Geoff Helisma |
Grace Hickey was the ‘face’ of Clarence Valley Council’s Plunge arts festival in 2016 – this weekend Hickey, along with her musical partner pianist Hugh Scott Murray and drummer Murray Sheridan, will perform three times: two night-long sets at the Wooloweyah community hall and a 45-minute festival set at the Yamba River Markets.
At the end of 2014 Hickey had completed her HSC at Maclean High School; her achievements were notable: she was ranked fifth across the state in visual arts (with a score of 99), scored 96 in music and was in the top band in the five subjects she studied.
Hickey had applied to study law or fine arts at QUT, but planned to defer for a year to work on her art and music. By year’s end, following “a lot of gigging and travelling” she realised she “wasn’t going to do law”; however, she was awarded a scholarship to study fine arts at the Queensland College of Art in Brisbane.
Meanwhile, Murray, a seasoned, internationally-travelled and celebrated musician (the mastermind of the ‘swing’n’roots’ Big Ol Bus Band and co-writer of songs with the likes of INXS, Lou Rawls and Keith Urban), witnessed Hickey performing one of her songs at a mutual friend’s wedding in Yamba.
“When it comes to the creative process I’m always looking for someone to spark off creatively,” says Murray. “I realised quickly that Grace was an old soul when it comes to song writing and she has great ideas.”
Subsequently, Hickey says, “I would send him things I was working on and we continued our dialogue. In early 2015 I sang with the Big Ol Bus Band at the Thredbo Jazz Festival. We started collaborating on songs together.
“We did the Slipstream project [recorded with the Mid North Coast Sinfonia and Sydney Symphony Orchestra conductor Guy Noble] where we wrote a song about living and working on the river in the Great Lakes region” for the series, ‘Roll or Rust’.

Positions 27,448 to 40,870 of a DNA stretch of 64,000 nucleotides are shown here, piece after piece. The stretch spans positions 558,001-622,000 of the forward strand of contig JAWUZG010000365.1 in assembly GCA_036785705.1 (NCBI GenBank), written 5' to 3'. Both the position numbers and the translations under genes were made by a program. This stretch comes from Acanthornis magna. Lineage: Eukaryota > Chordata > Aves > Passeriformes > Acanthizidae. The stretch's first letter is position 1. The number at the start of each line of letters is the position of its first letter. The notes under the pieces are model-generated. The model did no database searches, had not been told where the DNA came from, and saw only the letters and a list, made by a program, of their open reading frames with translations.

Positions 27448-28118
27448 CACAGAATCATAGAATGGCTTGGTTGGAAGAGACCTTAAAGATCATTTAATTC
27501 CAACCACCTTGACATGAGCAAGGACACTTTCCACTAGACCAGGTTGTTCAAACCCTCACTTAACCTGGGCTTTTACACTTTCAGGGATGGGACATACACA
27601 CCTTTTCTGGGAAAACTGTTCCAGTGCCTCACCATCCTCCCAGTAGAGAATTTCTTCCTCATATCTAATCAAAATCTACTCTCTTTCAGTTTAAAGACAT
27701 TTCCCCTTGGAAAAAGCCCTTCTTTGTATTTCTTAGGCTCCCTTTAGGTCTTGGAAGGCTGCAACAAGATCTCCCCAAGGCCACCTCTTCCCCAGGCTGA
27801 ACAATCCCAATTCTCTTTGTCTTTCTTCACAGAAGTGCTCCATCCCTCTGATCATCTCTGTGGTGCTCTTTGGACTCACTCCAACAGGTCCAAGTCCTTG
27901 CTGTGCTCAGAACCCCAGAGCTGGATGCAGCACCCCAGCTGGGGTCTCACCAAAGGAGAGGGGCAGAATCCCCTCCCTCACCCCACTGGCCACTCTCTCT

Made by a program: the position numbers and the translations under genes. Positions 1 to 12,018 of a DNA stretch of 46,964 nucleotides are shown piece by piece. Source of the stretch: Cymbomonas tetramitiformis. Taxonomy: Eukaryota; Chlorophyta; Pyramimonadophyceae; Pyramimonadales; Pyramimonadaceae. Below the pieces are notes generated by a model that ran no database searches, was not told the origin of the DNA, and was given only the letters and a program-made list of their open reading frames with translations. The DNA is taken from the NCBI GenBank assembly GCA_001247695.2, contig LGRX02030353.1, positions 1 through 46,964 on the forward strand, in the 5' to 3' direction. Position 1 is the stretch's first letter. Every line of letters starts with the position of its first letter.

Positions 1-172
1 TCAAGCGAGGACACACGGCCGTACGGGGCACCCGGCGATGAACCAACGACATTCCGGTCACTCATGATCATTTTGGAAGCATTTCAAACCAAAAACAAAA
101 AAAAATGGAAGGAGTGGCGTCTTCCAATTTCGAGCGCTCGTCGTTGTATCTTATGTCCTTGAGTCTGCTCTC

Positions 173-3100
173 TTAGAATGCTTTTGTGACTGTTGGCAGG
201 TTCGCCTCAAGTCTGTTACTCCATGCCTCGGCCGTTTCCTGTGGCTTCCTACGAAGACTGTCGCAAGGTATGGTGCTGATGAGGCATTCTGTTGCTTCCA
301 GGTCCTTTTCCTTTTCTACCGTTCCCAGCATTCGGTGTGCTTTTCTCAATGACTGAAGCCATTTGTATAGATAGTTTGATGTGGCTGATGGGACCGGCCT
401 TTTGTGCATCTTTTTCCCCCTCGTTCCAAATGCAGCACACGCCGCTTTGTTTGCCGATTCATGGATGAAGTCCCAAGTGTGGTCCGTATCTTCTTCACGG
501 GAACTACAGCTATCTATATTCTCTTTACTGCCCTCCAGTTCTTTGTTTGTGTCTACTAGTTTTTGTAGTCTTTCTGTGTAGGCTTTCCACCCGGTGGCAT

This catalysed a concept: instead of recording in the studio, the great outdoors beckoned.
“Earlier this year we took an old upright piano west to the Liverpool Plains and did some impromptu writing and performing,” Hickey says, “in paddocks, back roads and bushland.
“The recording process was just going to be some piano and vocal arrangements; some stuff we’d been working on. It kind of just snowballed – we ended up getting a full band in for the tracks and arranging them into quite a big record,” the self-titled Grace + Hugh.
The years that separate their birthdates are bridged by shared creative compunctions and goals. “When two people find common ground creatively and spark off each other, then it’s really … about what they bring to the creative partnership,” says Murray.
“We’ve both learnt a bit from each other in the process,” says Hickey. “Hugh definitely is a pretty big inspiration to me: learning how far to push a song, how far it can go and making the recording the best it can be.”
“The plan is to find an adventure in music and not just being about recording an album and gigs,” says Murray. “It’s about starting a creative, musical odyssey. Heading out west and overseas and putting ourselves in a position to meet people we wouldn’t normally meet.”
Murray recalls hauling his piano out to Nundle in the New England region. “Recording in a state forest among the pine trees in the middle of nowhere makes you feel like you’ve gone somewhere and put yourself in a position not normal, creatively,” he says.
“I think that can add so much to the song,” says Hickey, “making something a bit more unique than we’d get in a commercial studio.”
Hickey completes her studies in October this year and it all parlays into her music career. “I used both disciplines [art and music] in putting the project together,” she says, “to design the album cover and website.
“I’m glad I embarked on the degree and, now, I can move forward with music, using what I’ve learnt studying fine arts, majoring in drawing.”
Listen to the Grace + Hugh’s debut album at www.graceandhugh.com